Searching out a uniquely Teutonic answer to those rowdy refugees in Cologne

 

Cologne is Nordrhein-Westfallen’s largest city and not to be messed with
 
A whole bunch of refugees freaked out on New Year’s Eve in Cologne and allegedly both robbed and sexually assaulted women who unfortunately were at the wrong place at the wrong time. It wasn’t immediately covered in the German media, but not because of any conspiracy. It simply wasn’t known about. 
There’ve been allegations that the local police played down the event to avoid attention to their poor handling of events. Politicians insisted that the perpetrators’ countries of origin weren’t as important as the fact that they were criminals and would be prosecuted to the fullest extent of the law. 

To say that this has been ignored by either the German or the European press is disingenuous. It just took a while for the story to come to light, but come to light it did. And then some. It’s been a major topic on political talk shows, and the opinion pages of the major papers have explored every possible angle. And then found entirely new angles. 

One particularly opportunistic politician has said aloud what many citizens have thought – that German taxes should not go to pay for keeping lawbreaking refugees in prisons. It’s gotten plenty of airtime, as well it should. Many Germans have a long fuse when it comes to this sort of thing – especially in public – as they would generally like to avoid being seen as racist or xenophobic, but this has hit a nerve. 

There’s certainly a sense that what happened in Cologne, as well as similar albeit much smaller incidents in Hamburg and Stuttgart, has crossed a line. Staying quiet and trying not to make too much of a fuss might’ve worked a week or so ago, but for increasing numbers of Germans it’s no longer an option. 

As I write this, there’s a huge protest going on in Cologne. Hundreds of women protesting against sexual abuse, as well as the newest incarnation of the Pegida protests which made so much noise this time last year. In addition, there are counter protests that insist the rhetoric on the streets is dangerously reminiscent of darker times in Germany in the Thirties

I’m not going to wade into a debate here about either Pegida or those protesting against their tactics. Not that I won’t at a later date; I just don’t think it’s particularly useful at the moment when these events are still so fresh. 

However, I have seen people insisting that Germans don’t care about what’s happened in Cologne or what’s going on in Germany right now. These assumptions are being made with little or no connection to what’s happening on the streets here. Whether during conversations at the dinner table or in cafés or pubs, people are talking and arguing and figuring out what needs to happen next.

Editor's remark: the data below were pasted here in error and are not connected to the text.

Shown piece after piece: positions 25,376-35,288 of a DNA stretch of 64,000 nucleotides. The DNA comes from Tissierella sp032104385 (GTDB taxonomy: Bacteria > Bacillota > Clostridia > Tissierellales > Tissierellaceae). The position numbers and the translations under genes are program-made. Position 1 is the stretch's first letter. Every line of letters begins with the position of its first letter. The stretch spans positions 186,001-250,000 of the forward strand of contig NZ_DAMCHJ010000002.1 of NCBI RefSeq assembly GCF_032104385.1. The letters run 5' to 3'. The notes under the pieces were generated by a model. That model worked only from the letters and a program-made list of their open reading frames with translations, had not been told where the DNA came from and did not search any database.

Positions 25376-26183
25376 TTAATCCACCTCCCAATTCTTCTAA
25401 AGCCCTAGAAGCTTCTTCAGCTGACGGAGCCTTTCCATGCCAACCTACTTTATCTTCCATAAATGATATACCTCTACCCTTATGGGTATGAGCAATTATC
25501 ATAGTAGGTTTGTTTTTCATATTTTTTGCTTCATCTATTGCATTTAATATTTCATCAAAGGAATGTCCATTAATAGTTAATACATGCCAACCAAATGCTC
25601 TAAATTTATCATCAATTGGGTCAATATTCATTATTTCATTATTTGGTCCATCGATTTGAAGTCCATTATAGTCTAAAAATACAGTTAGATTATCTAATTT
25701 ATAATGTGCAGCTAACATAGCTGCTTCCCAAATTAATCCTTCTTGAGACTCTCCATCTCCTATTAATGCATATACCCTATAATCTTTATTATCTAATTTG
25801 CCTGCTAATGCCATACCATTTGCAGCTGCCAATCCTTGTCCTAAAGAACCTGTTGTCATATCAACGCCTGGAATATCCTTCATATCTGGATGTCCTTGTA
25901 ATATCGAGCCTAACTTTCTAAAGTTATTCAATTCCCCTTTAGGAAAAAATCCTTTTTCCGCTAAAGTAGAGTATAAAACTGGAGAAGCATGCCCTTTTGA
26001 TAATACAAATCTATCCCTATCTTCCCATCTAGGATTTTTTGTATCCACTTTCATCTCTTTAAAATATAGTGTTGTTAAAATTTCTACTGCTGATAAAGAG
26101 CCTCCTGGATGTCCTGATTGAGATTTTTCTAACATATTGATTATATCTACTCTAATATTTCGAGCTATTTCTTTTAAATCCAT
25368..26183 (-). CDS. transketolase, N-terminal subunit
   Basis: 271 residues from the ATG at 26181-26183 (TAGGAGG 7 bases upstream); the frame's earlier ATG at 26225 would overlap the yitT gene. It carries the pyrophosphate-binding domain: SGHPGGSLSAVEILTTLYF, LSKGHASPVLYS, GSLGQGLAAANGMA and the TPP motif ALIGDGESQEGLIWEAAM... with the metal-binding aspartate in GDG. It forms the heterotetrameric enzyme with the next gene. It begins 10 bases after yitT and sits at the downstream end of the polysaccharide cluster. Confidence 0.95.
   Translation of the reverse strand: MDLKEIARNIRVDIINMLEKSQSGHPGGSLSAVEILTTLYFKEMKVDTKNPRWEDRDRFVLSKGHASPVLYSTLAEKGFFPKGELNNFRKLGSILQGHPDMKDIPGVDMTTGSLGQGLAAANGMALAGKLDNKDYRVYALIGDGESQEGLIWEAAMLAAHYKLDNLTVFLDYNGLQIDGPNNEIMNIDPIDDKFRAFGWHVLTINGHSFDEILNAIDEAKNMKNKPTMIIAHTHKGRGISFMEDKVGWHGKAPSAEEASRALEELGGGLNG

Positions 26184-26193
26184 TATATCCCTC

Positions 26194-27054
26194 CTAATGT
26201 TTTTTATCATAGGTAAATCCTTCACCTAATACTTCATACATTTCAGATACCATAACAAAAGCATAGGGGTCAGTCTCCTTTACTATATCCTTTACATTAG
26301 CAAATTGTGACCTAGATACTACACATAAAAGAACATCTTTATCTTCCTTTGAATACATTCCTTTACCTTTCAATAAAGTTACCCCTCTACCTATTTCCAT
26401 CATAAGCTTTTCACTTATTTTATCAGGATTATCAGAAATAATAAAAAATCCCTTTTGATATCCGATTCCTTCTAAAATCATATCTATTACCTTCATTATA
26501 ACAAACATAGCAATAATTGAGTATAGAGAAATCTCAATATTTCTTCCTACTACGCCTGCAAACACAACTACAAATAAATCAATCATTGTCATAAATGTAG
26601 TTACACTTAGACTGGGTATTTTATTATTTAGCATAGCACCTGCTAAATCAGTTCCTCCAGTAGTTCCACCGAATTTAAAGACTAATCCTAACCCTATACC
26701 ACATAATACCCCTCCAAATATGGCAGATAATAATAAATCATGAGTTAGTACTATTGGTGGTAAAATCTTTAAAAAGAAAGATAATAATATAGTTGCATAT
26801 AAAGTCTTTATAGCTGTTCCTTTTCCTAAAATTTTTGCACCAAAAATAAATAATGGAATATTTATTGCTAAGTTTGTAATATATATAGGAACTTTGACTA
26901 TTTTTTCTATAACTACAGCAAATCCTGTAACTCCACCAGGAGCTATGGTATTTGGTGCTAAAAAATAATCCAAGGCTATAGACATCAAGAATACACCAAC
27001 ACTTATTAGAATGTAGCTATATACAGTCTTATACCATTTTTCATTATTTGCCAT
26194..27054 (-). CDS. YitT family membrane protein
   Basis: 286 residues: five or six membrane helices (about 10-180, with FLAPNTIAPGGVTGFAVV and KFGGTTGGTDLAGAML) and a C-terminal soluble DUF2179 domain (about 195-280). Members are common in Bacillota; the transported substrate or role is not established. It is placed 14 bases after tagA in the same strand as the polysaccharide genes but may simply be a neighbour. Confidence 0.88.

Here’s one of the things I like about living in Germany, though: there will be a measured response. Something positive will be done. Will it be as much as either radical fringe wants? Absolutely not. Will there be a thoughtful consideration of multiple possible ways to deal with all of this? I can almost guarantee it. 

Stay tuned for a uniquely Teutonic answer. One often seems to be found. 

has it really been eighty years?

Die Neue Synagoge
Die Neue Synagoge

There’s been a lot in the German media this week about the 80th anniversary of the Nazis taking power in Berlin. Actually, there was much more written about a ridiculous story involving a politician allegedly making sexist remarks to a relatively young journalist more than a year ago, but that’s gotten more than enough coverage. I’m certainly not going to add to it.

The anniversary wasn’t exactly forgotten, but was arguably overshadowed by what seemed to me to be a non-story. Overshadowed maybe but certainly not forgotten.

I took the above photo of Die Neue Synagoge when I was in Berlin last year, and going to that city often makes me think of the plight of the German Jews. Not a pretty story, but important to remember what happened there. Also read something in the Guardian this week that I found compelling. Take a look at Hitler came to power 80 years ago. I remember it like yesterday by Fritz Lustig.

It sounds so cliché to say that we should stay aware of the past to avoid its repetition, but it’s times like these that we need to remember. This generation of people who were actually there are slowly disappearing.

Maybe because I enjoy living in Germany so much, I find myself particularly vigilant about keeping these topics fresh. That’s not to say that I think this country should be forever shunned and cowed by its past.

Nevertheless, most Germans I know have been raised in a particularly pacifistic society that, as a rule, goes out of its way to distance itself from the National Socialists. It’s a difficult balancing act that I think the modern German state does a decent job of walking.

If the German media this week is any indication, this society’s not in danger of forgetting anything. Not remotely.